Triple Team: Wizards' Bradley Beal was eliminated and then defensive against Washington for an easy win



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Three reflections on Utah Jazz's 116-95 win over writer Andy Larsen, drummer for the Washington Wizards Salt Lake Tribune.

Bradley Beal scored 40 points in his last two games, including 17 shot attempts against the Grizzlies. So, at the top of Jazz's screening report, there was a big headline: STOP BEAL.

Jazz did. They refused the ball on every occasion, making it difficult for Beal to even put the ball in his hands. Of course, the Wizards started to take it out of the screens, but the Jazz used a defensive strategy called "locking at the top" to prevent it from opening in motion either.

For a really great discussion on locking up, check out Dylan Murphy's page here at the Basketball Dictionary. Essentially, you protect the player when he is about to go around a screen, which means he has to cut back.

Sometimes it means layups like that.

This setback is a dangerous pass when Gobert's long arms are threatened and Joe Ingles is long enough too, so this pass must be perfect. Tonight the wizards were not really there.

So another common strategy is this one, where the shooter comes out of a screen on the other side of the ground. This video is that of Joe Ingles at the top of the hierarchy, Kyle Korver while he was at the Cavs. Korver goes to the other side of the ground to recover the screen. Ingles is desperately on the run.

Beal probably did not do that as much as he wished, given the Wizards system, but when he did, the Jazz also did a good job of sending help to prevent this pass .

The cumulative result was that a lot of Beal did not have the ball. Ingles did a fantastic job in staying physical, but in the rules, while applying this strategy.

Naturally, teams usually end up at the spot where the open players are, and playing 4-on-4 is a huge advantage for the offensive compared to 5 to 5. Look at Royce O 'Neale at the bottom of the screen: he actually starts to help with a step, as he usually does, but then he realizes: "Oh, no, I'm keeping Beal and I have to stay one foot away. him at all times. "

This is not a tactic that you use often, but it is useful when you face the best shooters in the league. Beal said he had not been so much protected from the face since high school, but the strategy worked perfectly for the Jazz. He scored only 15 points, and the Jazz is imposed.

2. The defense of wizards was really bad

I could not believe some of the defensive games of wizards, and not in a good way.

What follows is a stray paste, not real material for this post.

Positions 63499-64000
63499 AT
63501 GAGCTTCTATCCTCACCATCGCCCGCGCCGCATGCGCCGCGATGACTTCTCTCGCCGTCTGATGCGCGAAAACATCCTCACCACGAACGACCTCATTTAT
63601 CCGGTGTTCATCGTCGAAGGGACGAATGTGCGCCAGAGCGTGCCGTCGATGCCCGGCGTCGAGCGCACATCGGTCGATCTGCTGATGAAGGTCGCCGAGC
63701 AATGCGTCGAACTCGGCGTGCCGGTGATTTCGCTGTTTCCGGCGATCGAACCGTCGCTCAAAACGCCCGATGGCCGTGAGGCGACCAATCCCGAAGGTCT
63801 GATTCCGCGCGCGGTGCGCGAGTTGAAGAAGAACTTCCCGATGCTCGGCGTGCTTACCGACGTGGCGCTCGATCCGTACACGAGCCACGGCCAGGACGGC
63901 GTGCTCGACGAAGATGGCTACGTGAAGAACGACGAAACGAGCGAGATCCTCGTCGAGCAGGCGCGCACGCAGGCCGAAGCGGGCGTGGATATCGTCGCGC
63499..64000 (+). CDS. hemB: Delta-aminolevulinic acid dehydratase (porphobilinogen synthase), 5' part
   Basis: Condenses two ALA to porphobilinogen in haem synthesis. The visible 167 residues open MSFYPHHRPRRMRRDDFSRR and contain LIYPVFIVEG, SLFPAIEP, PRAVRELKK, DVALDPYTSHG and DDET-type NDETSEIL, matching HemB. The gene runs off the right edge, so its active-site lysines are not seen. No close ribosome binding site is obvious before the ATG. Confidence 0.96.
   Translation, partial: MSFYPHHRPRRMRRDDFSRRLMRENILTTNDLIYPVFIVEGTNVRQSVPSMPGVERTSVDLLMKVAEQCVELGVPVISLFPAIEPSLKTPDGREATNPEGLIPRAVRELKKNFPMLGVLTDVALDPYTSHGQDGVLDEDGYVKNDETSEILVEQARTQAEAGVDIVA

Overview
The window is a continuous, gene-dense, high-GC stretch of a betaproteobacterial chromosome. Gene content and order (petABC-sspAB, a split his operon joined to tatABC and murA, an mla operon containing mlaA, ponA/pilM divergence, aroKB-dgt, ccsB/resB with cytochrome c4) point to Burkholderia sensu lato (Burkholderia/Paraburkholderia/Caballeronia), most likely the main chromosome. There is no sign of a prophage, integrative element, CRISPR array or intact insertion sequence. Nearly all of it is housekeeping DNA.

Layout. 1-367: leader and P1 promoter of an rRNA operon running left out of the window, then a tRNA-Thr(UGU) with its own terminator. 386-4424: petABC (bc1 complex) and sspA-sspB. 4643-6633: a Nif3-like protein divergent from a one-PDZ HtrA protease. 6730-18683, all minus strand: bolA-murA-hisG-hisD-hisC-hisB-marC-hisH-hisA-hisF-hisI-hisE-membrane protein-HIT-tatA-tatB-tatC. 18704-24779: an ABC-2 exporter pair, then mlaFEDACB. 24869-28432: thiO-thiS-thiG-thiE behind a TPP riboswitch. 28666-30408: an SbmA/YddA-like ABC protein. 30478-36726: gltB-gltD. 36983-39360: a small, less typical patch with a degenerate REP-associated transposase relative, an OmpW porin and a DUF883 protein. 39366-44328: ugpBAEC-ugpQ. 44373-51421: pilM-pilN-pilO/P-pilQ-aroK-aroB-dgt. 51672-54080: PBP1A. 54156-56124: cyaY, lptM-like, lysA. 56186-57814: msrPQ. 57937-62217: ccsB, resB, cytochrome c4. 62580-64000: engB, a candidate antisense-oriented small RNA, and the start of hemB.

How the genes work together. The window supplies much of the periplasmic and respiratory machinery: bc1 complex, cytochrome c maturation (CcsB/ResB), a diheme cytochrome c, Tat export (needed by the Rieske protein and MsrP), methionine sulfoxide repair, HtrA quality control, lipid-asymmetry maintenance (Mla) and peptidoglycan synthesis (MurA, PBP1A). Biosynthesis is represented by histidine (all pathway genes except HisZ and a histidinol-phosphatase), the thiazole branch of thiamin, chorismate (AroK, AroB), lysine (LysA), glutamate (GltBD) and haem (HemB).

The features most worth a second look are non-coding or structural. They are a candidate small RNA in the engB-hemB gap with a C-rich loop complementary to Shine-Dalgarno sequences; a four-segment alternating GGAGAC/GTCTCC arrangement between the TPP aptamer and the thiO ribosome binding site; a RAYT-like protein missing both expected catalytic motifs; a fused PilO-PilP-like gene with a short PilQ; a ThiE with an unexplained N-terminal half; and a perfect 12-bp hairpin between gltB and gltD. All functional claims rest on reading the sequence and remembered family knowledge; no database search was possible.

Quiz: Who's the best shooter, Joe Ingles or Ricky Rubio? Jabari Parker fails miserably at this quiz. Duke is a better school than this one.

Okay, but Ingles misses the shot, but the Jazz gets the offensive rebound anyway. The Wizards have the opportunity to fix their mistake! Except that Parker goes back to 10 feet of Ingles again. Gobert installs a screen, but I'm not even sure he needs it; I'm sure Parker would never have closed.

This game is from earlier in the game, but I think it's even worse. It's a communication error, I suppose? But what does Parker think is happening here?

Do you remember when Parker was asked this summer to improve his defense? "Well, I do not know, I'm staying true to my strength," Parker said. Look at all the players in the league. They do not pay players to defend. "

He was not the only culprit, but it was he who made it most obvious. There's a reason he's in his third team. With a $ 20 million club option for next year, maybe it will be four very soon.

Parker led the Wizards with 19 points tonight. Points are not everything.

3. Do not keep Gobert with a little guy

The Wizards started Bobby Portis in the center tonight. Portis is taller than I thought: he's 6-foot-11, with a 7-1 wingspan, but he still has no game against 7-1 Gobert, who has a wingspan of 7-9.

Before, you could get away with it. I remember that a few years ago, Portland head coach Terry Stotts placed Dorell Wright (6-9) on Gobert and had some success, because Gobert could not really take advantage of the lack of experience and general lack of coordination.

Now you can not get away with it. At this point, protecting Gobert with a little guy gives rise to many baskets like this:

And tonight he even showed a match after a patient here:

Some of these problems are simply due to the fact that Portis is not a very good defender, but it is a very good gesture of Gobert.

Gobert thinks the Jazz should play more with him with these inadequacies, and of course, I guess he's right. But hey, the other alternative is to get shots for Mitchell, Ingles, etc., then get the offensive rebound of Gobert if the shot is missing. Either it's pretty effective.

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